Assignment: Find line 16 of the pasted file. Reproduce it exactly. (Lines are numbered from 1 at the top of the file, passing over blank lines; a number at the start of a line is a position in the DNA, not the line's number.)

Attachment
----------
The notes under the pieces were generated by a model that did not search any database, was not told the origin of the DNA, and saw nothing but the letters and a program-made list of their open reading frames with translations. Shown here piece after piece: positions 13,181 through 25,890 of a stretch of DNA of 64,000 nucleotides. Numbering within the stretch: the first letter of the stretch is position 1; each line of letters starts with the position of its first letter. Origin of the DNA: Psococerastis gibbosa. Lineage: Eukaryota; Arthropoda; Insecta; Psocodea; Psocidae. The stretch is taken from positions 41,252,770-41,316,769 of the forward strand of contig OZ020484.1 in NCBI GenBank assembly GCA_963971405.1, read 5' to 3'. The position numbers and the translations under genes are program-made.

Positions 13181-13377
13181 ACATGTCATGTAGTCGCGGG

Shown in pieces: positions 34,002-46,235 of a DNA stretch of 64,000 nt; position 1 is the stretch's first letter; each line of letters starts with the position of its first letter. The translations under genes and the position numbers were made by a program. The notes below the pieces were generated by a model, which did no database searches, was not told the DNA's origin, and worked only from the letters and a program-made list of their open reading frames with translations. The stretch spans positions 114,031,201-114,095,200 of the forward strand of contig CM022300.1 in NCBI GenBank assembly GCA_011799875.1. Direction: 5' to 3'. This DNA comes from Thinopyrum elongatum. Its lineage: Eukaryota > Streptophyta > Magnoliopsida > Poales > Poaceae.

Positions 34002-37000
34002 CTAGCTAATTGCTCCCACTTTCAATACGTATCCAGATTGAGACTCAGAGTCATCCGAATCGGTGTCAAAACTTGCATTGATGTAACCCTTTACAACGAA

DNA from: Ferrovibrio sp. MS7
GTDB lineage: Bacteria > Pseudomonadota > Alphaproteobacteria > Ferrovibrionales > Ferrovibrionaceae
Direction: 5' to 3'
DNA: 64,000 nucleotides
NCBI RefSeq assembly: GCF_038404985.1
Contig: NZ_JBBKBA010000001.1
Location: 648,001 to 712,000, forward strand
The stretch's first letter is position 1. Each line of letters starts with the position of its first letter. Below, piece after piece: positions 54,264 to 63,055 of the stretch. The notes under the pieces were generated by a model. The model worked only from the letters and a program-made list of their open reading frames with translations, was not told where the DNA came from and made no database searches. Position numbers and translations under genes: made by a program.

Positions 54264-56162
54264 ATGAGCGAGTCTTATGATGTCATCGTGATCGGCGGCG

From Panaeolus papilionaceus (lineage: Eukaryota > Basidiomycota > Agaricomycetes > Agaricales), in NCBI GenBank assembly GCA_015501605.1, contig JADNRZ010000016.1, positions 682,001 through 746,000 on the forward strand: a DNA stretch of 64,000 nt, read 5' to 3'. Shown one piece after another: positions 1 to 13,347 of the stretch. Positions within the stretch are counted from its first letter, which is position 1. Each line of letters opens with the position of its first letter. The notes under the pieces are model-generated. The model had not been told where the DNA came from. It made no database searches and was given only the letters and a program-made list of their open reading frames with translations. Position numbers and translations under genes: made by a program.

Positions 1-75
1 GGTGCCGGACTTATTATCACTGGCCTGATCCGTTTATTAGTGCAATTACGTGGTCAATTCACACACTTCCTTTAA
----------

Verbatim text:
54264 ATGAGCGAGTCTTATGATGTCATCGTGATCGGCGGCG